Hamburger Helper

When my mom returned to nursing two days a week, my sisters and I received the commission to make dinner. We loved our New Boys and Girls Cookbook from Betty Crocker. It was chock full of hints for making mealtime memorable.

Yes, the marveling female
Yes, the marveling female
Helpful tips
Helpful tips

It was also sprinkled with testimonials from other Real Life kid cooks, offering opinions or encouragement to their non-published peers.

Real life kids!
Real life kids!

The recipes were basic and worked hard to be appealing to young cooks-we did make the bunny-shaped canned pear salad with cottage cheese tails:

Bunny goodness!
Bunny goodness!

When we weren’t using a cookbook, we turned to the pantry for assistance. Mom kept a supply of Bisquick, those little blue boxes of cornbread or pizza dough mix, the brand I don’t remember, hard taco shells along with packets of seasoning, and boxes of just-add-meat convenience, Hamburger Helper.

Ground beef was the meat of economy. Finding new ways to funnel ground beef into our dinner menus was tricky. God bless the food industry for making life easier! Hamburger helper was a favorite of ours, all of those flavors scientifically engineered to please each and every sensor of the human tongue, a kind of meaty creamy pasta-y mess. An almost instant hotdish, the memory of which makes me shudder. When my dad developed colon cancer, red meat disappeared from our home. It would be years of remission later before burgers and beef tacos returned to the dinner table.

These days, Marcella Hazen’s Essentials of Classic Italian Cooking is my hamburger helper. Better yet, it is my local, grass-fed, definitely not economic, chuck-roast-ground-as-needed helper. I love making her version of Bolognese. Beef with some vegetable simmered in milk, then wine, then tomatoes, cooked slow for over 3 hours, finishing with a little butter and hand-cut tagliatelle. Sometimes I make the sauce a day before, letting the flavors mingle and mellow, before marrying it with pasta.

My mom, growing up in a time where those in the kitchen produced everything by hand, from scratch, appreciated the time and money-savers provided to her in almost every aisle of the grocery store. A Hamburger Helper dinner would be ready in 20 minutes. This Marcella Hazen version takes significantly longer with its “just an intermittent bubble breaking through to the surface” simmer, but it doesn’t need attention during the entire cooking time. The shortlist of simple ingredients requires careful choosing for quality. The slow cooking process brings out all that the whole food, real ingredients have to offer. With the comfort of time-taken, a unrushed cook can bring a meal for savoring to the table, connecting participants to the ingredients, to the process, to the person who brought the process to light. Gracie Mille, Marcella!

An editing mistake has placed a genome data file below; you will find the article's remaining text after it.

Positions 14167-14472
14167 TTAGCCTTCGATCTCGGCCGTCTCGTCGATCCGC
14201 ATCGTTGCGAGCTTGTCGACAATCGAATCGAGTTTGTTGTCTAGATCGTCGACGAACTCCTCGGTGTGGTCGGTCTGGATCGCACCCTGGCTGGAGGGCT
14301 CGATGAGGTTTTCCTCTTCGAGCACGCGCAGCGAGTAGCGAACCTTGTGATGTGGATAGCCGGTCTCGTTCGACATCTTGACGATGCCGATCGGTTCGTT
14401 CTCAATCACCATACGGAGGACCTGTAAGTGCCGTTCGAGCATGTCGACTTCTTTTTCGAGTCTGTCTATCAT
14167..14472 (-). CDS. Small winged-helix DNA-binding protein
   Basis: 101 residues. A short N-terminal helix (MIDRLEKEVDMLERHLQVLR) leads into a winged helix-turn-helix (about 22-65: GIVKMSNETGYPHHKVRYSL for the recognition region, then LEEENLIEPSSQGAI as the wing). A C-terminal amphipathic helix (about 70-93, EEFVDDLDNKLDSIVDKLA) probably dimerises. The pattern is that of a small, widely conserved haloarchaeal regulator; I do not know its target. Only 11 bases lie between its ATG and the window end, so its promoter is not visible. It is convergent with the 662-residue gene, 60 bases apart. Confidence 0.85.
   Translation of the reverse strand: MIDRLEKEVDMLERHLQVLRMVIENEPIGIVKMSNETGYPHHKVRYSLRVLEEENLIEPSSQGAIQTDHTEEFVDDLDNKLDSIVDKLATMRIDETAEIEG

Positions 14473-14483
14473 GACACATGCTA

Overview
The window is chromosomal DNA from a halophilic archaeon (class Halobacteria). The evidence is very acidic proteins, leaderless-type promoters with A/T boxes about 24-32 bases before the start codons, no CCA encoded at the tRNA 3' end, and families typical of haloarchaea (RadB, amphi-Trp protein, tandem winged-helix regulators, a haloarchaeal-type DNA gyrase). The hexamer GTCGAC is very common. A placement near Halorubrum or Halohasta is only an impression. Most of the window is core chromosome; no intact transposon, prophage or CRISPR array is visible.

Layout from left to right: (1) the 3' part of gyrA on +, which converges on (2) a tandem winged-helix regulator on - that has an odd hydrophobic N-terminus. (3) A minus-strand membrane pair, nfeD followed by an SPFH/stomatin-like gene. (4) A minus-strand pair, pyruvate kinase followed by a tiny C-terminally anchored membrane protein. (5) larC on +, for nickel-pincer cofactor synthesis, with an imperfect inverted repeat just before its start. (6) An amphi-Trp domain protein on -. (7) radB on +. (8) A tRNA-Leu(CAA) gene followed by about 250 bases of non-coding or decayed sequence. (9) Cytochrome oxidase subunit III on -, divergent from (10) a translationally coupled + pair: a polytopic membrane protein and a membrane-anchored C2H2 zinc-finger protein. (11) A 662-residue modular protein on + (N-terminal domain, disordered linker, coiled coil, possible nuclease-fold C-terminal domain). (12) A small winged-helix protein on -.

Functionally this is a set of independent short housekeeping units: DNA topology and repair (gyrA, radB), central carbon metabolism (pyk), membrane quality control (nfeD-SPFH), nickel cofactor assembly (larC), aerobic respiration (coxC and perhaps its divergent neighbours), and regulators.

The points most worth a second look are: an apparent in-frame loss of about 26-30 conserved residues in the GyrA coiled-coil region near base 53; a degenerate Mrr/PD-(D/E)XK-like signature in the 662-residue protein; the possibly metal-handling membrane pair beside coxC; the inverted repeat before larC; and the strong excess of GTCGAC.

Bolognese Meat Sauce

Marcella Hazen, Essentials of Classic Italian Cooking

Yield: 2 heaping cups


1 tablespoon vegetable oil

3 tablespoons butter, plus 1 tablespoon for tossing the pasta

1/2 cup chopped onion

2/3 cup chopped celery

2/3 cup chopped carrot

3/4 pound ground beef chuck

Salt & pepper

1 cup whole milk

Whole nutmeg

1 cup dry white wine

1 1/2 cups canned imported Italian plum tomatoes, cut up, with their juice

1 1/4 to 1 1/2 pounds pasta

Freshly grated parmigiano-reggiano cheese at the table


Put the oil, butter, and chopped onion in the pot, turn heat onto medium. Cook and stir the onion until it has become translucent, then add the chopped celery and carrot. Cook for about 2 minutes, stirring the vegetables to coat them well.

Add the ground beef, a large pinch of salt, and a few grindings of pepper. Crumble the meat with a fork, stir well, and cook until the beef has lost its raw, red color.

Add the milk and let it simmer gently, stirring frequently, until it has bubbled away completely. Add a tiny grating-about 1/8 teaspoon-of nutmeg, and stir.

Add the wine, let it simmer until it has evaporated, then add the tomatoes and stir thoroughly to coat all ingredients well. When the tomatoes begin to bubble, turn the heat down so that the sauce cooks at the laziest of simmers, with just an intermittent bubble breaking through to the surface. Cook uncovered, for 3 hours or more, stirring from time to time. While the sauce is cooking, you are likely to find that it begins to dry out and the fat separates from the meat. To keep it from sticking, continue the cooking, adding 1/2 cup water whenever necessary. At the end, however, no water at all must be left and the fat must separate from the sauce. Taste and correct for salt.

Toss with cooked drained pasta, adding the tablespoon of butter, and serve with freshly grated Parmesan on the side.

Note: Once done, you can refrigerate the sauce in a tightly sealed container for 3 days, or you can freeze it. Before tossing with pasta, reheat it , letting it simmer for 15 minutes, stirring it once or twice.

Taco Night